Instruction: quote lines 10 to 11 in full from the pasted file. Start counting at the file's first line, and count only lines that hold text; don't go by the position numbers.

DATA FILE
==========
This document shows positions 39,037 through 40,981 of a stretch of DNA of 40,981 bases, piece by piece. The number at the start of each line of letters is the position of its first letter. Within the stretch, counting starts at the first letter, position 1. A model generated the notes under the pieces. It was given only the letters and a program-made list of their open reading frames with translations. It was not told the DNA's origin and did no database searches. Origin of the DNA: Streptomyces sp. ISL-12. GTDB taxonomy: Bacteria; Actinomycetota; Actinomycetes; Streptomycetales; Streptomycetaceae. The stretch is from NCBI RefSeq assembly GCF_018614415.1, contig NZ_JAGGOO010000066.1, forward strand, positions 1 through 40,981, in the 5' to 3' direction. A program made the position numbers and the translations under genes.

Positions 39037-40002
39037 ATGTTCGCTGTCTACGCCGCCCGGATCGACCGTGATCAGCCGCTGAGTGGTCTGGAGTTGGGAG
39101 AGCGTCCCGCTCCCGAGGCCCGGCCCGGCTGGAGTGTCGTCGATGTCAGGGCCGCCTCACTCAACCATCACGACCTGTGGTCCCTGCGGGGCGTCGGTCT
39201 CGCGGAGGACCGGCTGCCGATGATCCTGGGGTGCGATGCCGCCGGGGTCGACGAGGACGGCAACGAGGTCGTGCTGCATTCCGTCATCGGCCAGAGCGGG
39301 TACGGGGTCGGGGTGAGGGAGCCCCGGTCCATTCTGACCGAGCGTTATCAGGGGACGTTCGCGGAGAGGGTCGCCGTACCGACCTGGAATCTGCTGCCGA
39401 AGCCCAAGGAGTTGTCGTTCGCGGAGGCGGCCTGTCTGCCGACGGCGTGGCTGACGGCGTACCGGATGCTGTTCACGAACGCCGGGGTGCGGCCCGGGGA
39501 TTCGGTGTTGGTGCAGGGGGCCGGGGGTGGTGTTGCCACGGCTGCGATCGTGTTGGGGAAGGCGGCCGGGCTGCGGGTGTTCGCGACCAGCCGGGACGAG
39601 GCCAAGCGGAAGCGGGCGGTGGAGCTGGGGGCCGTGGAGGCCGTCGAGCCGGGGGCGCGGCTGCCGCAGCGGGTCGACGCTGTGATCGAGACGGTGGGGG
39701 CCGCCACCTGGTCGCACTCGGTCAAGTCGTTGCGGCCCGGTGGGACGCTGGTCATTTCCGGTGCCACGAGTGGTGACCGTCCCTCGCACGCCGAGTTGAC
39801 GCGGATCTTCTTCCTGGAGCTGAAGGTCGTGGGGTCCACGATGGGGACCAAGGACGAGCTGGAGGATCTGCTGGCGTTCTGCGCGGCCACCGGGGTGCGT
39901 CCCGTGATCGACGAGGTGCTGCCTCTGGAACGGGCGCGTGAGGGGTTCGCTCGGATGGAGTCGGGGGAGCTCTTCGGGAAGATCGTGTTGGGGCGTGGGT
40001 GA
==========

39701 CCGCCACCTGGTCGCACTCGGTCAAGTCGTTGCGGCCCGGTGGGACGCTGGTCATTTCCGGTGCCACGAGTGGTGACCGTCCCTCGCACGCCGAGTTGAC
39801 GCGGATCTTCTTCCTGGAGCTGAAGGTCGTGGGGTCCACGATGGGGACCAAGGACGAGCTGGAGGATCTGCTGGCGTTCTGCGCGGCCACCGGGGTGCGT